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Throughout most of 2020 and into 2021, the “Free Britney” movement has spread across social media. The movement regards pop megastar Britney Spears, who is under a ‘conservatorship’ whereby her father and a trust company manage her financial and personal affairs. For some time, there have been rumours that every aspect of Britney’s life is being controlled by those same people, including who she can see and whether she can perform. Recently, Britney brought a case to a Court in Los Angeles asking for her father to be removed as co-conservator, which was denied.
If Britney lived in England and Wales, would the situation be any different?
The English/Welsh system
In England and Wales, this type of management for someone who lacks capacity is called a Deputyship. In theory, anyone can apply to the Court of Protection to manage the financial affairs of someone who lacks the capacity to do so themselves. If the Court agrees that they are suitable then they can be appointed as the person’s Deputy.
The application to the Court of Protection requires a lot of information to be provided and it can take up to 12 months for the Court to consider the application before issuing a Deputyship Order. During this time the Court will assess both the vulnerable person’s (who I will call “P”) situation and the suitability of the proposed Deputy. As an additional safeguard, the Court will require that both P and their relatives are provided with notice of the application so that if anyone has concerns, the Court can take these into account. The Court will also ask further questions if it feels that it doesn’t have enough information to make a decision.
Of course, if you put a Lasting Power of Attorney (LPA) in place before you lose capacity then your chosen Attorneys appointed under the LPA can take on the management of your financial affairs and/or health and welfare depending on the documents you have executed. You can even appoint separate Attorneys to deal with your business affairs and your personal affairs if you wish. For more information, see our Powers of Attorney page.
Financial Affairs vs Health and Welfare
One important point to note is that the appointment of a Deputy in England and Wales usually only covers property and financial affairs. It is very uncommon for the Court of Protection to appoint someone to deal with P’s general health and welfare matters. This is because the Court prefers for decisions to be made on an informal, collaborative basis and for any disputed decisions to be put before the Court on a case-by-case basis.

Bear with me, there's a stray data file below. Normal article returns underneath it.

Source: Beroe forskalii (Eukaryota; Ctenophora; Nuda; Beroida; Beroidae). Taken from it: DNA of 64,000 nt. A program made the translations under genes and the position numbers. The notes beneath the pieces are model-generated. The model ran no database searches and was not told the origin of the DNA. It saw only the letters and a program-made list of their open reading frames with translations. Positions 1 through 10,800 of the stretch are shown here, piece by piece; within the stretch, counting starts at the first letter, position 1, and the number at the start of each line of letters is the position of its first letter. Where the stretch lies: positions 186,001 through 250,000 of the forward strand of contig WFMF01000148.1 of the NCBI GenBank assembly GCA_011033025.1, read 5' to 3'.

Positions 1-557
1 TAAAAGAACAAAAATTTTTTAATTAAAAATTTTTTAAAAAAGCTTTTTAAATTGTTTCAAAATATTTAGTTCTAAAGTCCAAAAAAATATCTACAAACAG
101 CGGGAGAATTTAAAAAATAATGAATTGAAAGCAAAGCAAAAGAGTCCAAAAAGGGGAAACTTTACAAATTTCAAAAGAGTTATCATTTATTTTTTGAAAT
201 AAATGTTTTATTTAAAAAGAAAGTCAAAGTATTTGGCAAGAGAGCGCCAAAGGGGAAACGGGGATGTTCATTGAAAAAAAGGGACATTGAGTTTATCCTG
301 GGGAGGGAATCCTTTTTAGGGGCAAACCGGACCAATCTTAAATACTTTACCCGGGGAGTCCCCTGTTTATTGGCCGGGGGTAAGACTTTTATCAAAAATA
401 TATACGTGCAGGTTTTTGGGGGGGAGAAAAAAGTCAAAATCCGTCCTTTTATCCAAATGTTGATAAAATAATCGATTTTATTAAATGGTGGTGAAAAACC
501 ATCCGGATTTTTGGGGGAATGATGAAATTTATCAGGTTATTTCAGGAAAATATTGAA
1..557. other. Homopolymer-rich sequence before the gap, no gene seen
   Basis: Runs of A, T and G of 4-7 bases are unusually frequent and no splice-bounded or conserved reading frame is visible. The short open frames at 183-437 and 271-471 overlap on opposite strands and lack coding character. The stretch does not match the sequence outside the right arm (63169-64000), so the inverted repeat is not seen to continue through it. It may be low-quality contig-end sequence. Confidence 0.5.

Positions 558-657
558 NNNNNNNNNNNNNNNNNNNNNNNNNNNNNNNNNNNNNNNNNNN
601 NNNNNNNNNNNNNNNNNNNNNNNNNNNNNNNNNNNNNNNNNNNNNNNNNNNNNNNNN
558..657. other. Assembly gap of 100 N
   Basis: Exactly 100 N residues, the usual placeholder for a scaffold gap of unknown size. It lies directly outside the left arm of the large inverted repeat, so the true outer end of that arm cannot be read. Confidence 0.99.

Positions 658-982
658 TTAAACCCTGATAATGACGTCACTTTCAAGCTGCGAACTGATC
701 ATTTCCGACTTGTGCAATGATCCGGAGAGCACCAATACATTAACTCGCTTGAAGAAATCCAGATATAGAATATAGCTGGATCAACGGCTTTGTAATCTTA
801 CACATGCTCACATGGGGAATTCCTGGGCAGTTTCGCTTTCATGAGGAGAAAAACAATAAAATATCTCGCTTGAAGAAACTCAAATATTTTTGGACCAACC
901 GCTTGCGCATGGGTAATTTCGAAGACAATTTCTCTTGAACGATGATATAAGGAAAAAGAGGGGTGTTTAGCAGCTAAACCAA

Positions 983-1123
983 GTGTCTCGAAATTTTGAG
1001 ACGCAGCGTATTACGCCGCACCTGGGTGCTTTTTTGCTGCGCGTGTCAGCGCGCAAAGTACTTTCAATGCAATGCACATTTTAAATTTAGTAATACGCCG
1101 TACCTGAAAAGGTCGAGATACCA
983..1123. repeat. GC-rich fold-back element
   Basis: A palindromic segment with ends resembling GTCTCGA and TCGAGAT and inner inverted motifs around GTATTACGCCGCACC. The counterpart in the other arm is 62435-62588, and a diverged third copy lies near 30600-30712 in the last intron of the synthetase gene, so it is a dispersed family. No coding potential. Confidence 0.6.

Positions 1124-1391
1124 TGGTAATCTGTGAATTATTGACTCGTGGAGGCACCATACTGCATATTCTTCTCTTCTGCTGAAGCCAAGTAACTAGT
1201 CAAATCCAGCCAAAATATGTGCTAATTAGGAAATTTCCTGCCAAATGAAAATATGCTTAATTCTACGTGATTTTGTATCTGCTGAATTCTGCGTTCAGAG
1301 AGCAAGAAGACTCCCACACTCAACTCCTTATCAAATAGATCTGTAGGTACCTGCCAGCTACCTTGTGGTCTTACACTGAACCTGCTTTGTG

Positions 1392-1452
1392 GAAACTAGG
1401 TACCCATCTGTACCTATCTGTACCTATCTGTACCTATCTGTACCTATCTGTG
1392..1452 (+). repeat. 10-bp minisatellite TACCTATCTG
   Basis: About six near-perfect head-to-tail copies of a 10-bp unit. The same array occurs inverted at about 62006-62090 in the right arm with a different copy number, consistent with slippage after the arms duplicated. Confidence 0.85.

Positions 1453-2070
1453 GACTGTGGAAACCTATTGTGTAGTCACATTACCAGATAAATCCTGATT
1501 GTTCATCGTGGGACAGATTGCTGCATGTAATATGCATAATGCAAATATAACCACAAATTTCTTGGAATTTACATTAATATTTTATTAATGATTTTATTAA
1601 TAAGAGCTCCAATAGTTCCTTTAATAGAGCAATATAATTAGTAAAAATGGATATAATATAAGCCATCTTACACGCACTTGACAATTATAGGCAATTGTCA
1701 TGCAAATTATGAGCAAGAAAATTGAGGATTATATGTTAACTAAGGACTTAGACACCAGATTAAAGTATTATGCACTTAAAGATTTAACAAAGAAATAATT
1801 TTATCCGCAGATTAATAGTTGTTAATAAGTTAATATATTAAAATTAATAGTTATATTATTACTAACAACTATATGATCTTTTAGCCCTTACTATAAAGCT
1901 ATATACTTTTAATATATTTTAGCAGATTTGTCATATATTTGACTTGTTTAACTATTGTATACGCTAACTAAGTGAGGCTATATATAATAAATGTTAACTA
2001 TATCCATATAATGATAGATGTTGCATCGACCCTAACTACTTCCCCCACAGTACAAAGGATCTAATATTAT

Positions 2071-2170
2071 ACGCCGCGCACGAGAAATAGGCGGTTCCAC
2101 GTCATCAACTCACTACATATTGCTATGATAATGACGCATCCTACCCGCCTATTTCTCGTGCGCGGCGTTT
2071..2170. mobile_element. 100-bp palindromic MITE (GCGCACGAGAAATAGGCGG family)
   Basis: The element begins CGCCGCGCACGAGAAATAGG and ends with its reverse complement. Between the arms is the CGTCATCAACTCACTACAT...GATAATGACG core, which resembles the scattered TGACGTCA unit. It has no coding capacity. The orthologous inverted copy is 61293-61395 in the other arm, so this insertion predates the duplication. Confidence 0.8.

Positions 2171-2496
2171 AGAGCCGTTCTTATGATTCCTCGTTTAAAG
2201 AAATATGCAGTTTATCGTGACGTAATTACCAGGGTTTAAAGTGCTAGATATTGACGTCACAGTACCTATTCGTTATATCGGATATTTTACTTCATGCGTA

The main argument around Britney’s conservatorship is that her circumstances have changed since her well-publicised difficulties in 2007. There does not seem to be any argument that Britney still lacks capacity, and the star herself stated that the conservatorship was now “voluntary”.
If a person under a Deputyship Order in England and Wales regains capacity then they can apply to the Court of Protection for the Deputyship to be brought to an end. In theory, the Deputyship could continue if P is happy for it to do so. Under the Mental Capacity Act 2005, a person must be supported to make decisions for themselves wherever possible and so even if capacity has not been fully regained, often a Deputy is able to support P in their own decision making.
If P wanted the Deputyship brought to an end then they could submit an application to the Court of Protection for its consideration. The Court would take all relevant circumstances into account before making its decision.
Whilst there are parallels between the two legal systems, as an English lawyer looking at the situation in America it is clear that there are some differences. Whilst Britney’s conservatorship may seem extreme to some, the public are not privy to the information which the conservators and the Judges have. Ultimately it is for the Court, whether English, American or otherwise, to decide what is in the best interests of P based on all of the information it has.
It is important to make sure you are getting the right advice where capacity is concerned, especially where there can be differences between jurisdictions. To speak to one of our experienced lawyers about a Deputyship or Court of Protection matters, please phone 01788 579579 or email firstname.lastname@example.org